# FAQs

## Overall Odds of Winning

**If the overall odds of winning are 1 in 13 and I play once a week will I win 4 times a year?**

In short, no.

**Why not?**

To make the maths simpler lets look at the chances of rolling a six when rolling a single dice 6 times:

On the first roll the chance of rolling a six is 1 in 6

So on the first roll there is a ^{5}⁄_{6} chance we *didn't* roll a six and in that case we need to roll again.

On our second roll the chance of rolling a six is still 1 in 6, but our overall probability for the two rolls is:

^{1}⁄_{6} + ( ^{5}⁄_{6} x ^{1}⁄_{6} ) = ^{11}⁄_{36} which is slightly *less* than 2 in 6.

Why did we multiply the odds for the second roll by ^{5}⁄_{6}? We did this because we only need to consider the second roll if we didn't roll a six on the first roll, so only in the 5 of 6 occassions that we didn't roll a six.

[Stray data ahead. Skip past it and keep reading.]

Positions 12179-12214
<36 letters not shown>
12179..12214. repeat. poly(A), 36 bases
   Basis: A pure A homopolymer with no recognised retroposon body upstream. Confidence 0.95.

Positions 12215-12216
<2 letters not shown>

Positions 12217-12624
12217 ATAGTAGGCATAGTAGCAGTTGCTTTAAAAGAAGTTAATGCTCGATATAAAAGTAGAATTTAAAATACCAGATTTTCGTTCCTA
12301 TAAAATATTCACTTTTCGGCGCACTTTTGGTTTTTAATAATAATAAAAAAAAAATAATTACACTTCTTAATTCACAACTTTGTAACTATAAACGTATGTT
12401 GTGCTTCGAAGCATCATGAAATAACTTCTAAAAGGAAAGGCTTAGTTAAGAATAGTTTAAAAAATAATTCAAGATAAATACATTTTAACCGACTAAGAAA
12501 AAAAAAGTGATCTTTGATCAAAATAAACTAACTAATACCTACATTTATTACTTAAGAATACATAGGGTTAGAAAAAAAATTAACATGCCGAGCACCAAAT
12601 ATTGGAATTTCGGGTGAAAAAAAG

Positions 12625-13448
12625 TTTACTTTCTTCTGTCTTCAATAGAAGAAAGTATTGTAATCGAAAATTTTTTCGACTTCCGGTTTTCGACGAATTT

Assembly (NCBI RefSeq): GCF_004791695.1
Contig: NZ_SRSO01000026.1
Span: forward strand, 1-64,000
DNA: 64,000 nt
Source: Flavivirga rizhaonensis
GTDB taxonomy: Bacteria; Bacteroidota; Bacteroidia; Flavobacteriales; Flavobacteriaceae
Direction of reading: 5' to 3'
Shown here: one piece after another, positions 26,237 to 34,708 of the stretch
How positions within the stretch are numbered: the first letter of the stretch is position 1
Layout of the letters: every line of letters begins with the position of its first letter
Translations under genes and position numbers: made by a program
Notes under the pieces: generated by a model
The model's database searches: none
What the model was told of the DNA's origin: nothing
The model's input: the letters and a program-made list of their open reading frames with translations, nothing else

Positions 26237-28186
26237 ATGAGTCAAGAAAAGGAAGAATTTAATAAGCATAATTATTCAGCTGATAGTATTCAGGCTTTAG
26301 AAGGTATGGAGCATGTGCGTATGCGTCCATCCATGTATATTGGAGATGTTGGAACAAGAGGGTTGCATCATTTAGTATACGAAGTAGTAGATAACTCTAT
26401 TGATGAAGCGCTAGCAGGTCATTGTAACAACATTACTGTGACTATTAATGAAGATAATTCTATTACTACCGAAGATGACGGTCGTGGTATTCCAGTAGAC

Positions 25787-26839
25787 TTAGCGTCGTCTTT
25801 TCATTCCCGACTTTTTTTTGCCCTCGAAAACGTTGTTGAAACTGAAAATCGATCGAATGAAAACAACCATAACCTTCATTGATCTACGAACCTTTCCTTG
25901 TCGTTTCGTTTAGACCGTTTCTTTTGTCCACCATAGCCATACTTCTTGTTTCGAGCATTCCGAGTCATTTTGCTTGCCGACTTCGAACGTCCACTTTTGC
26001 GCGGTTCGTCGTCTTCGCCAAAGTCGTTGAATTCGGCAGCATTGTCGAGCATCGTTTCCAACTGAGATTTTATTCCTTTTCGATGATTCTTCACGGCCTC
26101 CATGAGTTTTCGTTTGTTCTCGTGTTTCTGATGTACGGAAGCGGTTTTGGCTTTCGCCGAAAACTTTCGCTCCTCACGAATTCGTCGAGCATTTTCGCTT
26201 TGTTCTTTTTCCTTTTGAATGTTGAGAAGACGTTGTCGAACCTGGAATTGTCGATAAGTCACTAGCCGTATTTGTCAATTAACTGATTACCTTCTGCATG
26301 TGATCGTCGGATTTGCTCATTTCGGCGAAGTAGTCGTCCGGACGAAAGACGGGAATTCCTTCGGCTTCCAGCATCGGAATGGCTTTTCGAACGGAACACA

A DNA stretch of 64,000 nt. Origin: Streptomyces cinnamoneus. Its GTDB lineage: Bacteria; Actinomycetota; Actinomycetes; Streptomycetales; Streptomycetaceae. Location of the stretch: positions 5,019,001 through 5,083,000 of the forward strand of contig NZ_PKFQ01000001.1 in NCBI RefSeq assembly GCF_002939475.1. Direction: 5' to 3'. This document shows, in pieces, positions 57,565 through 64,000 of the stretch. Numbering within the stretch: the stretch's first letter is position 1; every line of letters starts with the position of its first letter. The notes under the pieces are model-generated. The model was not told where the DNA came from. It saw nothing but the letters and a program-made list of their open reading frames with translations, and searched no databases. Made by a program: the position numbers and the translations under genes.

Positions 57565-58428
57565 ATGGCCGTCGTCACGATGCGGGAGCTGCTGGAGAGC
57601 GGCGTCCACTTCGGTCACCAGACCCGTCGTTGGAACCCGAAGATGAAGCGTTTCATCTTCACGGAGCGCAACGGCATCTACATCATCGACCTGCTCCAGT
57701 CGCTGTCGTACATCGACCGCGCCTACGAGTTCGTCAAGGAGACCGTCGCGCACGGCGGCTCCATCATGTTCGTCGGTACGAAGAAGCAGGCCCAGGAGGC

On the third roll there is a ^{25}⁄_{36} chance that we didn't roll as six on the previous two rolls, therefore the chances are:

^{1}⁄_{6} + ( ^{5}⁄_{6} x ^{1}⁄_{6} ) + ( ^{25}⁄_{36} x ^{1}⁄_{6} ) = ^{91}⁄_{216} which, again, is slightly less than 3 in 6

Another way at looking at this is each time we roll, there is a ^{5}⁄_{6} chance it is *not* a six, so we can work out the chances of not rolling a six more easily:

^{5}⁄_{6} x ^{5}⁄_{6} x ^{5}⁄_{6} x ^{5}⁄_{6} x ^{5}⁄_{6} x ^{5}⁄_{6} which is just over ^{1}⁄_{3}

The general formula for rolling a six in *n* rolls is 1 - ^{5}⁄_{6}^{^}*n* which means the chances of rolling a six in 6 rolls is only about ^{2}⁄_{3}, in fact although the probability rises with each roll it will never be ^{1}⁄_{1} (i.e. you are never **guaranteed** to roll a six).

It works the same way for lottery numbers. Although the probability of a particular number appearing increases with each one drawn, it can never be guaranteed that it will appear within a certain number of draws.